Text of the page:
So the entire career of Elvis Presley was due to him selling his soul to the devil?

Yes.

 

No chance that’s a mistake?

No.

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Okay, so if that’s a happy ending of sorts, why does the movie choose to head back to the pawn shop one last time?

Alton has to confront his demons, does he not? So the big black truck that’s been following him around town…we need resolution, no?

 

No.

Shut up.

 

Fine. What happens?

The mysterious driver of the truck turns out to be a midget. He buys a baseball bat, clubs Alton, but is soon chased out of the store by the guy who originally stole Matt Dillon’s wedding ring.

 

The creepy kidnapper?

No, the other guy.

 

Why does he have the ring again?

The stories are all intertwined. What is old is new again. Back in time is also forward. You know, it’s why the exploding meth lab was seen in the background at the Elvis show. Or how the meth guy said he had a vision of an army of naked zombie women, and poof, there they were! It’s an ode to Pulp Fiction.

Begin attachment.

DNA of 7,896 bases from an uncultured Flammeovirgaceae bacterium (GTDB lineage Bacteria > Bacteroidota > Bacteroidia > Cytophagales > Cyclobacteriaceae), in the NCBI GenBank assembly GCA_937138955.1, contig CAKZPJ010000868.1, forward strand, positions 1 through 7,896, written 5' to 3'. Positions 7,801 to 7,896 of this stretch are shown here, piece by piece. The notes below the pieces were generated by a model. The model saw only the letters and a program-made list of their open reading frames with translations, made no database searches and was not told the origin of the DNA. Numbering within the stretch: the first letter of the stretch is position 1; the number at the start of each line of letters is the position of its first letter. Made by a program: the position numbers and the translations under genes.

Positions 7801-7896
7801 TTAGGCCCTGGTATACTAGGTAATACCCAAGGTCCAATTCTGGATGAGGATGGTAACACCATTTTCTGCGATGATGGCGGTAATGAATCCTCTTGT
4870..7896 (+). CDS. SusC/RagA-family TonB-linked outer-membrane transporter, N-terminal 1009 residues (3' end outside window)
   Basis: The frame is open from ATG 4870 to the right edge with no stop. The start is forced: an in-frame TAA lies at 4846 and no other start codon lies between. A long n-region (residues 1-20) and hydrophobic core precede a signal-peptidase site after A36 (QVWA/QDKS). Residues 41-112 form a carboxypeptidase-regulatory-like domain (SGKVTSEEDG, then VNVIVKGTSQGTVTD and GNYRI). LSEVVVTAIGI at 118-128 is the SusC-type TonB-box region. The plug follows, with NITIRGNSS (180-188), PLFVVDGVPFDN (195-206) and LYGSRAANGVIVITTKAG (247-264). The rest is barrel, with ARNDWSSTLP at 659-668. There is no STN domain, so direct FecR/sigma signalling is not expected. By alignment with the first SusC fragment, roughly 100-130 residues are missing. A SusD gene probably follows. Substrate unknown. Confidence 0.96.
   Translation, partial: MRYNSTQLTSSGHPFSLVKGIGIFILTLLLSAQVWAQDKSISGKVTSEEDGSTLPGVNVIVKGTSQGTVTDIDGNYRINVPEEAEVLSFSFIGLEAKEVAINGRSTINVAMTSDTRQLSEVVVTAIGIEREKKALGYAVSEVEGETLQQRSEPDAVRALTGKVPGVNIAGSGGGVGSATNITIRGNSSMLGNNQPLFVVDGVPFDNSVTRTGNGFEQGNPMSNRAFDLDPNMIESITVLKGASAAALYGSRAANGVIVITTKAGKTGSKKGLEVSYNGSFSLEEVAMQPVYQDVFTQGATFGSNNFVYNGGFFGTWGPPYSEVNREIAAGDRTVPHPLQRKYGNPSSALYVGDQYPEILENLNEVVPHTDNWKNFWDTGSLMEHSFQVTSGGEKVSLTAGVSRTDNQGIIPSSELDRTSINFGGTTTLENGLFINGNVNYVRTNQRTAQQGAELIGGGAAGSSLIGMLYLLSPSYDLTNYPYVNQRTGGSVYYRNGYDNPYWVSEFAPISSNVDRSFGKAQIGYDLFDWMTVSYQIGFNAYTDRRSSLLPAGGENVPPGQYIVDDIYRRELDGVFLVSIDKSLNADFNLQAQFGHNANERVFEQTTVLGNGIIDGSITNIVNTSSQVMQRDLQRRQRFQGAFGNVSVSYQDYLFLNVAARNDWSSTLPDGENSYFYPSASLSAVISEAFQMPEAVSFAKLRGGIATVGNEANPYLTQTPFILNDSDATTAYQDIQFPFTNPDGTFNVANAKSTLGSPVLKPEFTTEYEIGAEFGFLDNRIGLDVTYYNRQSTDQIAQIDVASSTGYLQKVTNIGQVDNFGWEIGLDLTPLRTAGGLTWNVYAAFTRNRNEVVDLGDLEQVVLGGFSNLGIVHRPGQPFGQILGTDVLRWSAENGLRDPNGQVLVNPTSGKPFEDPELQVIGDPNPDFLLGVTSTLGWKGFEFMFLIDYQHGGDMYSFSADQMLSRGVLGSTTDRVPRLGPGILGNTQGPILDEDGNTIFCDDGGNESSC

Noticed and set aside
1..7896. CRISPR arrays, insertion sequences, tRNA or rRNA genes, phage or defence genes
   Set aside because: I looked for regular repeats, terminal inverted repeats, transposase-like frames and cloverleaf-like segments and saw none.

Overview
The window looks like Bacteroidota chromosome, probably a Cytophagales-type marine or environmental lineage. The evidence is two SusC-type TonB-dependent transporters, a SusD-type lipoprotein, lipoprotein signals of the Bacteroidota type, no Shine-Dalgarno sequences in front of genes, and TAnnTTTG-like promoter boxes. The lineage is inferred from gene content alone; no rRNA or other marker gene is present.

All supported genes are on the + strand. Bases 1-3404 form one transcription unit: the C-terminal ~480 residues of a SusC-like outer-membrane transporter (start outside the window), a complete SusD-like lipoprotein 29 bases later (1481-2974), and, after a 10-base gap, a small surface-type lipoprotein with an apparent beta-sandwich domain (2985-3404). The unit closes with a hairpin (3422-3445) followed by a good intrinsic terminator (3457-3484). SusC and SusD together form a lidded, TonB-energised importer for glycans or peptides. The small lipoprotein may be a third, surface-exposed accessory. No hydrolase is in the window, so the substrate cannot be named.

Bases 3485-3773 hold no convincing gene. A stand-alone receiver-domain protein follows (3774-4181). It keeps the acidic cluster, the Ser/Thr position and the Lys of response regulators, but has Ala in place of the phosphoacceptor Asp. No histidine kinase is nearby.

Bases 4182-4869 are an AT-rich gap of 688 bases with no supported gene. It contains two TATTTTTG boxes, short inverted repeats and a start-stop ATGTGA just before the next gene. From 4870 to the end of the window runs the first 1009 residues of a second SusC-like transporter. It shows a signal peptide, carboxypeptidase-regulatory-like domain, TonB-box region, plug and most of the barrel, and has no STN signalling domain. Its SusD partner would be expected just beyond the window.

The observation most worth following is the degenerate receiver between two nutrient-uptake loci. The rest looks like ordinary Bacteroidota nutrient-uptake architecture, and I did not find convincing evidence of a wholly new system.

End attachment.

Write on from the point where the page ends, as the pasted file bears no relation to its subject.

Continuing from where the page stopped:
Isn’t it a bit late to be ripping off Pulp Fiction?

Not when the screenplay has been sitting in a drawer since 1997.

 

One last thing: Lukas Haas – still creepy as fuck?

The creepiest.

About Matt

Matt is the site’s Longest Serving Critic and chief misanthrope. He divides his time between classics of cinema and the most ridiculous movies he can find on Redbox.
Follow Matt: @mattcale52